360 | Do Not Love the World

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COPYRIGHT 2019 Paul Kemp and Christ Church, all rights reserved. Feel free to make copies for distribution in personal and/or small group Bible Study. Unless otherwise indicated, Scripture quotations are from the Holy Bible, New International Version®. NIV®. Copyright © 1973, 1978, 1984, 2011 by Biblica, Inc.™ Used by permission of Zondervan. All rights reserved worldwide. www.zondervan.com

When April was a little girl, she became attached to a blanket. It was her constant companion for the first three years of her life. Over time you would have never known that it had once been white or that it had ever been a blanket at all. Toward the end of its days, it was more of a ragged scrap of cloth than anything else. April would grab that little scrap of fabric, hold it next to her face, curl up in a ball, and fall asleep. We were on one of those arduous road trips designed by fathers for the sole purpose of driving the rest of the family insane. We were somewhere between El Paso and San Antonio. Like most dads, I was committed to making it to San Antonio in record time. We stopped at a truck stop to get some gas and choke down some burgers. We piled back into the car and were nearly a hundred miles down the road when we heard a quiet whimper in the back seat. April was doing everything she could to hold back the tears. Her lower lip was quivering. She finally blurted out, "I left my blankie in the restaurant." There was a collective gasp. Everyone looked at me. I knew that one day we would have the talk, "Honey, I think it's time to give up your blankie." But that was not the day. We pulled off the road, turned the car around, drove back to the truck stop to rescue the blanket. It added three hours to the trip. That was possibly my most heroic moment as a dad. I don't know if I have ever loved anything as much as April loved that blanket, although I do have a fly rod and a mountain bike that come close. I don't sleep with them, but that is only because Cindie won't let me. We all grow attached to, and find great comfort in, our things. That's why we are a bit surprised to hear John say, "Do not love the world or anything in the world." He seems to be drawing a line that many of us are not ready to embrace. He not only tells us not to love the world, he tells us how much our love for the world actually costs us. He wants us to be vitally aware that there are two very different loves, coming from two very different sources, leading to two very different results.



What does the world give that God cannot give?

Do not love the world or anything in the world. If anyone loves the world, love for the Father is not in them.


Why do we tend to look for significance and meaning in the things of this world rather than God?


WORLD: In John's writings, the "world" refers to sinful humanity's attempts to make life work without God. He is not nearly concerned with our appreciation for good things as he is with our tendency to turn our good things into ultimate things.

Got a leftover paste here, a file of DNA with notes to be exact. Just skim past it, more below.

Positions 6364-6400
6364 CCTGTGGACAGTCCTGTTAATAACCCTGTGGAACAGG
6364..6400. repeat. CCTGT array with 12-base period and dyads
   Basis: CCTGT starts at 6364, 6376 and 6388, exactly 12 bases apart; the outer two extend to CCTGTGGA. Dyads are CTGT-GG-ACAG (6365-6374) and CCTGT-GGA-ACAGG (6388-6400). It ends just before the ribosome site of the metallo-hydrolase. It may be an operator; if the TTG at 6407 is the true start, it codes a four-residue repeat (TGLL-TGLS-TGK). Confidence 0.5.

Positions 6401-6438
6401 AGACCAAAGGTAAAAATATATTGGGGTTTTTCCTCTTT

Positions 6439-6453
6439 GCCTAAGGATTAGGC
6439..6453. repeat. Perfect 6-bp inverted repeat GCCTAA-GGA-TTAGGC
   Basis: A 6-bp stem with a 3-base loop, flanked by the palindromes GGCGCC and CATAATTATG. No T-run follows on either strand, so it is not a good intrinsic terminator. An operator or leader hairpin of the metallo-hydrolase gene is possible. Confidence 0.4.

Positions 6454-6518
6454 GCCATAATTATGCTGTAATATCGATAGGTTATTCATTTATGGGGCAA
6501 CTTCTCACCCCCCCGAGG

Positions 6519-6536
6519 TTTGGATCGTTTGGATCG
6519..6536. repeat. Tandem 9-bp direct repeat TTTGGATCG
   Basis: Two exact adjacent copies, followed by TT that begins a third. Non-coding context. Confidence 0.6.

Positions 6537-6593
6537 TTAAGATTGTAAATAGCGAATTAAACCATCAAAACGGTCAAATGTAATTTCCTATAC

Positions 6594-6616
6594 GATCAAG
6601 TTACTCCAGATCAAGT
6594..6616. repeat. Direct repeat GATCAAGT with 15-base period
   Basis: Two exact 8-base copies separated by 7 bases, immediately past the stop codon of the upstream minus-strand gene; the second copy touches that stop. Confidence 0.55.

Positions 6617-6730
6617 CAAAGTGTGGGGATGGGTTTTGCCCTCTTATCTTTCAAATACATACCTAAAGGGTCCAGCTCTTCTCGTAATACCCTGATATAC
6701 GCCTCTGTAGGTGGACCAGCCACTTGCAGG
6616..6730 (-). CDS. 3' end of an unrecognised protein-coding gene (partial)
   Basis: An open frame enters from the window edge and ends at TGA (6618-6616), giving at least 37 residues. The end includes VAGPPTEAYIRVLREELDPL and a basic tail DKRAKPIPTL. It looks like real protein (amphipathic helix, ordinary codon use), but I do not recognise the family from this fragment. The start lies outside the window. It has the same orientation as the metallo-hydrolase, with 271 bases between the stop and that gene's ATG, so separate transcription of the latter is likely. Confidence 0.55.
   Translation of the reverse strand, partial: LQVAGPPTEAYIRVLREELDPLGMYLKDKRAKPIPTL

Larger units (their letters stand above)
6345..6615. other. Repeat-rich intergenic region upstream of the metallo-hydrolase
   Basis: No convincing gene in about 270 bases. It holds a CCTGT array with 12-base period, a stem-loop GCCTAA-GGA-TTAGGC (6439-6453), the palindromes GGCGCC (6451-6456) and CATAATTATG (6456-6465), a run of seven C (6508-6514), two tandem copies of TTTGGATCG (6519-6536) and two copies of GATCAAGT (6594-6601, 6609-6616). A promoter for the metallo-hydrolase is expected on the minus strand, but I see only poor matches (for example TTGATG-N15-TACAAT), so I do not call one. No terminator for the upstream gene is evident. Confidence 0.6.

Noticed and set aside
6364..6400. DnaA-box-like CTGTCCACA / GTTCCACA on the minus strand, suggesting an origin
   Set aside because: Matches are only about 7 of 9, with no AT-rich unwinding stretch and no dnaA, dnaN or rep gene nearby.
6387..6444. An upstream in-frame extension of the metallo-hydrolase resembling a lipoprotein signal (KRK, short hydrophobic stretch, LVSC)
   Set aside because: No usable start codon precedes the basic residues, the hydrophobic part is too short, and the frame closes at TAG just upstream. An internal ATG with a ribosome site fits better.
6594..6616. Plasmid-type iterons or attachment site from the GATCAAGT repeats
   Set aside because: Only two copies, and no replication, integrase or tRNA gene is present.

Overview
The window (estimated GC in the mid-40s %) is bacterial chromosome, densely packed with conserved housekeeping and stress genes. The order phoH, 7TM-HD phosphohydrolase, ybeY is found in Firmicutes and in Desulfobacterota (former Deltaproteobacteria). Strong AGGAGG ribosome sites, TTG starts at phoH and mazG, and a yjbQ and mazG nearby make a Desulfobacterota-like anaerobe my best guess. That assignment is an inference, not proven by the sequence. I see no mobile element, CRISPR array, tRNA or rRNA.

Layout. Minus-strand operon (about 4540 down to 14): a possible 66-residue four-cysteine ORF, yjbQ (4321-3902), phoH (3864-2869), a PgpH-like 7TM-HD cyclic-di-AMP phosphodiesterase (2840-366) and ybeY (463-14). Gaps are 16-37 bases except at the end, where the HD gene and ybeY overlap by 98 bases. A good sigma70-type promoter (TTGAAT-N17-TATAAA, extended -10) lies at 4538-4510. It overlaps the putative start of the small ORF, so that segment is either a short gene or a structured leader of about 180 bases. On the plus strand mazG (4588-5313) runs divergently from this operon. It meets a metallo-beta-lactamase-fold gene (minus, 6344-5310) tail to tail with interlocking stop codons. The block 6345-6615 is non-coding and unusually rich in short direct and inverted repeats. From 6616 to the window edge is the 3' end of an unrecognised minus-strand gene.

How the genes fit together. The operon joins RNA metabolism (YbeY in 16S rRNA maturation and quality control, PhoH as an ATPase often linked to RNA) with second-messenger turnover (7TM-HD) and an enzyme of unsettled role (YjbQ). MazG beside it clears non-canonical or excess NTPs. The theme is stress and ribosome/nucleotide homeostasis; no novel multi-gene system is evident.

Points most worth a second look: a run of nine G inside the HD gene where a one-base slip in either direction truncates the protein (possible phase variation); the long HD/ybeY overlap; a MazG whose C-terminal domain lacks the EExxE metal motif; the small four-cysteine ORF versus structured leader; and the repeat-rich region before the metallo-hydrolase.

5. What are the tell-tale signs that you love the world and the things in this world more than you love God? 6. What is our best strategy for finding meaning and significance in God rather than the things of the world?

LOVE: John strongly commends love for God expressed in obedience to his commands, and love for our brothers and sisters expressed in sacrificially meeting their needs. He strongly condemns a love for this world expressed in an inordinate desire to find significance and meaning in the things of this world. 1.

How should Christians view the things of this world?

2. How does love for the world diminish our love for God? 3.

How does love for God diminish our love for the world?


What is our best strategy for loosening the world's grip on our heart?

TWO VERY DIFFERENT RESULTS (v. 17) The world and its desires pass away, but whoever does the will of God lives forever. 17

THE WILL OF GOD: Pursuing God's purposes and goals for our lives (as described in Scripture) rather than our own. 1.

How quickly does the new wear off of the things of this world?

2. How would you compare the immediate gratification that comes from the world with the lasting satisfaction that comes from doing God's will? TWO VERY DIFFERENT SOURCES (v. 16) For everything in the world—the lust of the flesh, the lust of the eyes, and the pride of life—comes not from the Father but from the world.


Why do we more often pursue the immediate gratification that comes from the world than the lasting satisfaction that comes from doing God's will?


What will be the ultimate outcome of pursuing the things of this world over the things of God?


LUST OF THE FLESH: Those things we enjoy that can quickly become our drug of choice (sex, food, drink, rest, and entertainment). LUST OF THE EYES: Those things we see that we just have to have (cars, houses, mountain bikes, fly rods, anything you can buy at REI, Bicycle Sports Shop or Home Depot). PRIDE OF LIFE: Those things we are good at that become the source of our identity (Being a mom, a successful business person, your hobby, being extremely bright, your savings account and stock investments, having a more beautiful home than your old high school buddies). 1.

How are the world's gifts a cheap counterfeit of the good gifts God desires to give us?

2. What does God give that the world cannot give?

5. What is our best strategy for pursuing God's agenda over our own?